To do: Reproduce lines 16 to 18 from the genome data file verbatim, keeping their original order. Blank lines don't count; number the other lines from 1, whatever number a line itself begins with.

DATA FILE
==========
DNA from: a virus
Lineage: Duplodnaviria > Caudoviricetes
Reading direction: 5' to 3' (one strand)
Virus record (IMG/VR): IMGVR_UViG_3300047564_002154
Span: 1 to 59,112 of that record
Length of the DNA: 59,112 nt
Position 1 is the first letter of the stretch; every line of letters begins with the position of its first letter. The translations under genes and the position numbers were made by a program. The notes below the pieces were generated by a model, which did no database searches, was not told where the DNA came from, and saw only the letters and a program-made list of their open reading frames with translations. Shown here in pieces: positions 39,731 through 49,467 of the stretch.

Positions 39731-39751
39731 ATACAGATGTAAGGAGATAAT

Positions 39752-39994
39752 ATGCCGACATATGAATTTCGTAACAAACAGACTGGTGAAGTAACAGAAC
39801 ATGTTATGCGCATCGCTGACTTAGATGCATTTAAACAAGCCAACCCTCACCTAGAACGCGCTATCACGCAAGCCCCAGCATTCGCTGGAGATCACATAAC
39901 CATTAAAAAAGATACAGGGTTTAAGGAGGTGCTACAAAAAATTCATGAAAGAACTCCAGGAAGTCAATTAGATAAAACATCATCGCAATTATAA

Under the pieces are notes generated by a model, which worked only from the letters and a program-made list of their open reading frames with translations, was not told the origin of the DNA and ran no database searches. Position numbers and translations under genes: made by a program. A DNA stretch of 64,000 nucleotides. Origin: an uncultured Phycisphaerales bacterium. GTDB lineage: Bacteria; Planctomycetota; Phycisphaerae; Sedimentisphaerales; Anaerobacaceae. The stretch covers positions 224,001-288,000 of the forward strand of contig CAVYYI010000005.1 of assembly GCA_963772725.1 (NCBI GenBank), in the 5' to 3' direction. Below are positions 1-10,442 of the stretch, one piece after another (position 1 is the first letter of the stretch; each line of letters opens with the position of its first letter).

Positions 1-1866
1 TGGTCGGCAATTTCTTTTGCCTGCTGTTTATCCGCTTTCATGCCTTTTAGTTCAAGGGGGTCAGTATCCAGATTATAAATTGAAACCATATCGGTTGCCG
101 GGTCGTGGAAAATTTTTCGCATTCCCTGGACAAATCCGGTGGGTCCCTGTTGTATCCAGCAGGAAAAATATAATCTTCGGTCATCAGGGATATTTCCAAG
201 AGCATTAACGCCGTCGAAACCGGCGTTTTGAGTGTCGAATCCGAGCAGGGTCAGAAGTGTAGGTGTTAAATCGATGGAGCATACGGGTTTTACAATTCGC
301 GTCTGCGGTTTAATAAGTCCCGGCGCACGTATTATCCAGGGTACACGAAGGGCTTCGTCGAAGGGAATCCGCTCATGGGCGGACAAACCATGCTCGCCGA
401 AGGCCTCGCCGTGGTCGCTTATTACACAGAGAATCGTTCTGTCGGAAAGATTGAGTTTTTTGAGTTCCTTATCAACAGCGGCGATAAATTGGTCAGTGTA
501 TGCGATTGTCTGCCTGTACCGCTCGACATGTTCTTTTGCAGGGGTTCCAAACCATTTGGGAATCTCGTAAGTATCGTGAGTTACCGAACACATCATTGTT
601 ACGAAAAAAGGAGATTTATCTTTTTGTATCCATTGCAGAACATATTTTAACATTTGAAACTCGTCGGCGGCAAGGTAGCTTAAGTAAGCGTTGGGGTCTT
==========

1 TGGTCGGCAATTTCTTTTGCCTGCTGTTTATCCGCTTTCATGCCTTTTAGTTCAAGGGGGTCAGTATCCAGATTATAAATTGAAACCATATCGGTTGCCG
101 GGTCGTGGAAAATTTTTCGCATTCCCTGGACAAATCCGGTGGGTCCCTGTTGTATCCAGCAGGAAAAATATAATCTTCGGTCATCAGGGATATTTCCAAG
201 AGCATTAACGCCGTCGAAACCGGCGTTTTGAGTGTCGAATCCGAGCAGGGTCAGAAGTGTAGGTGTTAAATCGATGGAGCATACGGGTTTTACAATTCGC